Dir-T tricks campaign


A dealer told me he had a customer a little while back wanting to upgrade to the Samsung G600 on T-Mobile.

The dealer called the network, as he has dozens of times before, to see what upgrade allowance it would allow.

He was told T-Mobile could only authorise an upgrade to the value of £99.99 via the dealer, but if the customer upgraded direct with T-Mobile, they’d be allowed the Samsung G600 (RRP £159.99) for free.

The dealer informed T-Mobile he would deal with the customer himself and the customer agreed to upgrade to a different phone – out of stock at the time, but ready for delivery the next day on ordering.

A couple of hours later, the customer telephoned to inform the dealer she had received a call from T-Mobile after leaving the store and had been offered a free Samsung G600 and was instructed to cancel her order with the dealer.

This isn’t an isolated incident. The same dealer encountered the same problem with T-Mobile a couple of days earlier – a customer wanted a G600, had agreed to pay the £60 difference to secure the handset on upgrade, only to be contacted direct by T-Mobile with a free G600 just as the order was being processed on T-Mobile’s Telereg system.

On this occasion, the customer stuck up for his local shopkeeper, telling T-Mobile they were “disgusted” it would try to nick business from one of its own business partners behind their backs – especially as the dealer was the one that persuaded him to sign to T-Mobile in the first place. The dealer’s good relationship with the customer trumped T-Mobile’s skulduggery and money waving this time.

There is no justification for poaching, as I have said lots of times in this column, and as I will probably say time and again.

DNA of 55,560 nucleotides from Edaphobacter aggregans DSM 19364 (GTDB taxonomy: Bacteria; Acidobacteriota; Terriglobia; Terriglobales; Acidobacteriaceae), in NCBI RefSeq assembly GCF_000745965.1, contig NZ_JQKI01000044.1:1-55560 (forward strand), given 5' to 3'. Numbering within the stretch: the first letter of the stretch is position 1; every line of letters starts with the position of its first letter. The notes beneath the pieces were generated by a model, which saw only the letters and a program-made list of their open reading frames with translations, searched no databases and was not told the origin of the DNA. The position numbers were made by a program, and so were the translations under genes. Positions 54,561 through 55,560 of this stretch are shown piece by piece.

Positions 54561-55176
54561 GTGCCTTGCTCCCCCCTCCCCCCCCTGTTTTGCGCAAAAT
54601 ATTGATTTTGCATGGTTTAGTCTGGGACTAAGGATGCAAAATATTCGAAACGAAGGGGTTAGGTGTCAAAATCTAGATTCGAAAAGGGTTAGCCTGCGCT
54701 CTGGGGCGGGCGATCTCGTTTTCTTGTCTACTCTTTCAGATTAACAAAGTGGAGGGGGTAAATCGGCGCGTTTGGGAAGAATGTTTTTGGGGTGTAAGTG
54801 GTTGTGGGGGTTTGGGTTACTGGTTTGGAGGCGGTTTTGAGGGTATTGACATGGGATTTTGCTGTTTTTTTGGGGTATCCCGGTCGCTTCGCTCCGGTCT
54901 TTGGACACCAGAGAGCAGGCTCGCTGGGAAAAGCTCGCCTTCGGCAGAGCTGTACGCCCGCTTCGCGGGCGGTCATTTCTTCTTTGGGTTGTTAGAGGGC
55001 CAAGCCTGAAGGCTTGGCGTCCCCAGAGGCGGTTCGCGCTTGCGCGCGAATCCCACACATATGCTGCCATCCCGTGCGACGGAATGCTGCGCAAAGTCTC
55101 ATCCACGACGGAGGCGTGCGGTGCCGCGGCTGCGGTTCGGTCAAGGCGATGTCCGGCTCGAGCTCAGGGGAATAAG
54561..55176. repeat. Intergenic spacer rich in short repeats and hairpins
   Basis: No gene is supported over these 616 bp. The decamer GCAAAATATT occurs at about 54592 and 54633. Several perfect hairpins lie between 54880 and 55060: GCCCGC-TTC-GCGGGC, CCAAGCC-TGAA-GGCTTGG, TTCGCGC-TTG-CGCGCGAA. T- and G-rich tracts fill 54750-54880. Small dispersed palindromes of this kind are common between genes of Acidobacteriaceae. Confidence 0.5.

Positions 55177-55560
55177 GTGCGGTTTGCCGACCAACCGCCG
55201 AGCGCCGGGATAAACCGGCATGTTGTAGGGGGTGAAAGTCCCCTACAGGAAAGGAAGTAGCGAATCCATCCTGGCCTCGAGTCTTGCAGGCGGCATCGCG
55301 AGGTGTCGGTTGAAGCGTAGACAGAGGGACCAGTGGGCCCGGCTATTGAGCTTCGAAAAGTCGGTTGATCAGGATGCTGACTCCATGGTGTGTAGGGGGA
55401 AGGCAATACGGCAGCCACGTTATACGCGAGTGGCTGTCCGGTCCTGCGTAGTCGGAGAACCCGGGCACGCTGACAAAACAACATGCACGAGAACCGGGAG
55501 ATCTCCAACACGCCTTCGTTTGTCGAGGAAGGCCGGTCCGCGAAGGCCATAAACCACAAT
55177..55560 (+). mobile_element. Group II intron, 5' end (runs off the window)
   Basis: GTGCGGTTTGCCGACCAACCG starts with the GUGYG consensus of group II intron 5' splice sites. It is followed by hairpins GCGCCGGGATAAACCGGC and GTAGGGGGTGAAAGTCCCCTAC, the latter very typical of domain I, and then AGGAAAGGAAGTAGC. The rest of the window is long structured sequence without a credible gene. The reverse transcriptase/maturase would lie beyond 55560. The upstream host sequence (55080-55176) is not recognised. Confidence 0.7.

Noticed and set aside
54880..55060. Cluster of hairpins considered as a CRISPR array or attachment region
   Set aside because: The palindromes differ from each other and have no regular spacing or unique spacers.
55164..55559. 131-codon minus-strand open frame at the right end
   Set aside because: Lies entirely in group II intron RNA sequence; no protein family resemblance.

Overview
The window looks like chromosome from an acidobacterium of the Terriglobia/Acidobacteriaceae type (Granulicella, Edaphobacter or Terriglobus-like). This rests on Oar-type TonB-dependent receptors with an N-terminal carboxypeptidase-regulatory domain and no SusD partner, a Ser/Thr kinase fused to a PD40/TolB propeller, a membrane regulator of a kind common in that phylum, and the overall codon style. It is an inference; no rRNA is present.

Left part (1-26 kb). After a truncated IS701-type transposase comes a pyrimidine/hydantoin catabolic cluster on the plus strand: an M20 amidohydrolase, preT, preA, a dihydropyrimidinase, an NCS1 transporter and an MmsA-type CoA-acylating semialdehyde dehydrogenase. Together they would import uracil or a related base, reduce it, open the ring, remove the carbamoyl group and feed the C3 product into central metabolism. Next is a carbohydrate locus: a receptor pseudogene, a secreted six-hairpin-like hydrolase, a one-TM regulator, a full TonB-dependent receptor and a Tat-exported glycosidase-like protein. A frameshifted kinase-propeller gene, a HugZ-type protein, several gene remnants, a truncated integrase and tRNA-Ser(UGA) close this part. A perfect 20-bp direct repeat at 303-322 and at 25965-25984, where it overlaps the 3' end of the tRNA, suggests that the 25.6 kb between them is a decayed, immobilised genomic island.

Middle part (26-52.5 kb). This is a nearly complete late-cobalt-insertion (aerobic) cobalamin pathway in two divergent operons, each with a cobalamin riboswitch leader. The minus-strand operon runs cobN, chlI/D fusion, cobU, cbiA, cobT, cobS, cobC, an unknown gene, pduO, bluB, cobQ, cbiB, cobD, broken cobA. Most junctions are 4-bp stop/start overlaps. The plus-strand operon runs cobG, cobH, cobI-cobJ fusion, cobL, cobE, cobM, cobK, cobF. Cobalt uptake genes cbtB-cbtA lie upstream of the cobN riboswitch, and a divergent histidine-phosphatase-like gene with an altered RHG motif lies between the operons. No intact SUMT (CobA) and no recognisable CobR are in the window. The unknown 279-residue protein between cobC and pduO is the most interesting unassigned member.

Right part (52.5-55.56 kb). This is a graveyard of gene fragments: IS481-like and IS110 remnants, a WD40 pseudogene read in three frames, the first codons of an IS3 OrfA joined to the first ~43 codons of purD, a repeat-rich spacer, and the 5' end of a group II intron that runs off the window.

It seems T-Mobile, of all the networks, is on a real drive to steer business away from the independent channel at the moment. In fact, a good industry contact of mine who is looking for a new job in high street retail informed me recently he’d applied to T-Mobile and been told, in no uncertain terms, T-Mobile’s policy was to take business direct, and to do so aggressively.

These latest dealer reports, along with the web deals it’s been pushing for some time (the online double minutes offers to business customers, for example), would appear to back up those claims.

Build them better

Many dealers I speak to at the moment are complaining of the poor build quality of many of today’s mobile phones.

It’s just like the old saying goes – they don’t make them like they used to. But it is certainly true. As phones get more and more advanced, there are more and more things to go wrong.

Having said that, though, this is no excuse for some of the problems out there regarding faulty or even badly designed phones. The most common problem I’m seeing at the moment, as a dealer that does only the most basic of repairs and is in no way a service centre, is the phones coming in with broken screens or faulty ribbon cables ; the sheer number is incredible.

The most common handset model that gets returned to my shop because of a cracked screen or a faulty ribbon cable is the Samsung U600. Sony Ericsson phones also seem to be very susceptible to cracked LCD screens.

I’m not saying this means these phones are poorly designed. But like many other new models, because the phone is so thin, the screen inevitably cracks easily.

It would be nice to see more robustness in phones such as the Samsung U600 – especially for the customers.

But as long as the manufacturers see fit to put out handsets with major design weaknesses, then I’ll carry on taking the extra pocket money for repairs.

I charge the customer £45 for a screen repair, which sets me back in the region of £20 or £25 and takes me 15 minutes work. Not bad at all.